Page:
How does author Harper Lee use Miss Maudie's conversation with Jem and Scout the morning after the fire to illustrate the theme of racism in To Kill a Mockingbird?  

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bullgatortail | High School Teacher | (Level 1) Distinguished Educator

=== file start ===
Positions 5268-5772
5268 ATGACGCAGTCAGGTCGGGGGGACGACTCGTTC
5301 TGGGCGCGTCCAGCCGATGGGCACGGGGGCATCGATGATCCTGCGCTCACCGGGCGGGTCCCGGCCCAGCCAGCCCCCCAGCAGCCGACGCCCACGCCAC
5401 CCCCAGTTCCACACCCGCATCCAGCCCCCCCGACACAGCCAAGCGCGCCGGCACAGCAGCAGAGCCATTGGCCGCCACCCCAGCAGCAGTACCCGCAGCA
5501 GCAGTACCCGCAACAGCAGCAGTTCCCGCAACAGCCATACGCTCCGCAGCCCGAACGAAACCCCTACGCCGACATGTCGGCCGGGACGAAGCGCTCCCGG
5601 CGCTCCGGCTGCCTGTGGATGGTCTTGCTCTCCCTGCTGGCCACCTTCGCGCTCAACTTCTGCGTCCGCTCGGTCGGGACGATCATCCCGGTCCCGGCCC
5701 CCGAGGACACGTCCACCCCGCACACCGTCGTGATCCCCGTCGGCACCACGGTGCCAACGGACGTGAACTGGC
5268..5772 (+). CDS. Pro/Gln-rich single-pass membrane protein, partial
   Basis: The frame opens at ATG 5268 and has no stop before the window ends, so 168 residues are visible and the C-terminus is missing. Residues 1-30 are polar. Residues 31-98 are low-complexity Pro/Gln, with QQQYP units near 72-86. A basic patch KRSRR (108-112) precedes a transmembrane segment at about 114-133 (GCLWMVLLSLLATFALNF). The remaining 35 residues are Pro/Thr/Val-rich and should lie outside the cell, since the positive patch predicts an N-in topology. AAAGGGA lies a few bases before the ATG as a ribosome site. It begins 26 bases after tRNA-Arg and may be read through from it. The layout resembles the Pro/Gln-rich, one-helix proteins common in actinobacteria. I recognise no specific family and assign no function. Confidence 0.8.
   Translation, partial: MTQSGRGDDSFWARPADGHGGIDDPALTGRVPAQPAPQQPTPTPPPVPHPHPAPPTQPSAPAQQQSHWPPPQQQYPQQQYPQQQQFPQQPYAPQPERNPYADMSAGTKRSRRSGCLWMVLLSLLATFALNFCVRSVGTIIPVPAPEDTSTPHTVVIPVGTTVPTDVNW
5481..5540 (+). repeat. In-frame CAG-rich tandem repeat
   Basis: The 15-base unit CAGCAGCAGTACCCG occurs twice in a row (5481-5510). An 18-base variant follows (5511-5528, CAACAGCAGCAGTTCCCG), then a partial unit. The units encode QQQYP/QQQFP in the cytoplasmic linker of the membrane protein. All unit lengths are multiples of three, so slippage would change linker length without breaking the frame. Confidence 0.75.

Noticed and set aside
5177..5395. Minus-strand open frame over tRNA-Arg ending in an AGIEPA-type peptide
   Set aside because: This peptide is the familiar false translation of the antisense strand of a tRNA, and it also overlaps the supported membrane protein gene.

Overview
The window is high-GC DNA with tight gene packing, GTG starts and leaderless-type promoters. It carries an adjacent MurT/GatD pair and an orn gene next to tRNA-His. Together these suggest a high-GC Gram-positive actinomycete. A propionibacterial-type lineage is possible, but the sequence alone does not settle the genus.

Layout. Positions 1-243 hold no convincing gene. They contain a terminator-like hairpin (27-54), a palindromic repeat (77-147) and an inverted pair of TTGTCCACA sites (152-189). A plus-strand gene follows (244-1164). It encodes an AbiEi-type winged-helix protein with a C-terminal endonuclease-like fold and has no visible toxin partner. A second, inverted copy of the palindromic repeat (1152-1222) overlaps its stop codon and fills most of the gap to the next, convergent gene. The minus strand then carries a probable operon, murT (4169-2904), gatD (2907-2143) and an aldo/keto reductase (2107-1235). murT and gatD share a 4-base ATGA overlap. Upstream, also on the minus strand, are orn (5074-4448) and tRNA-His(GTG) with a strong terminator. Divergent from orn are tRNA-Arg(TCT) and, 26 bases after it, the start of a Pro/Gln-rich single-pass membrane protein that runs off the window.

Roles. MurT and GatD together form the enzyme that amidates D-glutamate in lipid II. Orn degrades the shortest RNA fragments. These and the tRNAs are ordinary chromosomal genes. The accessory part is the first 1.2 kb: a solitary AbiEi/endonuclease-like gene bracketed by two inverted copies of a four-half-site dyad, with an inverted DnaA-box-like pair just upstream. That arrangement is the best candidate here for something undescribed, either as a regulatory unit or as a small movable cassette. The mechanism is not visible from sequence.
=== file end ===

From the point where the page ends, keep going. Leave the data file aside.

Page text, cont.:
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The author's symbolic use of racism in the destruction of Miss Maudie's house is shown in several manners. First, she is happy to see her old house destroyed; now, she can build a new one from scratch to her own specifications. This procedure is symbolic of how racism must be destroyed completely before more enlightened thought can rise anew. It was earlier illustrated by her hatred of the nut grass which can't simply be pulled up, but which must be destroyed at the roots. Her beloved plants are "charred" black, but to Maudie, they are still beautiful; and like the house, they can be replanted and brought to new life. Maudie herself symbolizes that skin color is unimportant with her "palms, brown with dirt and dried blood." And the Morphodite Snowman, once black on the inside and white on the outside, has lost its whiteness, reduced to a black, frozen shell--symbolic of the irrelevance of skin color and the importance of what is inside a man.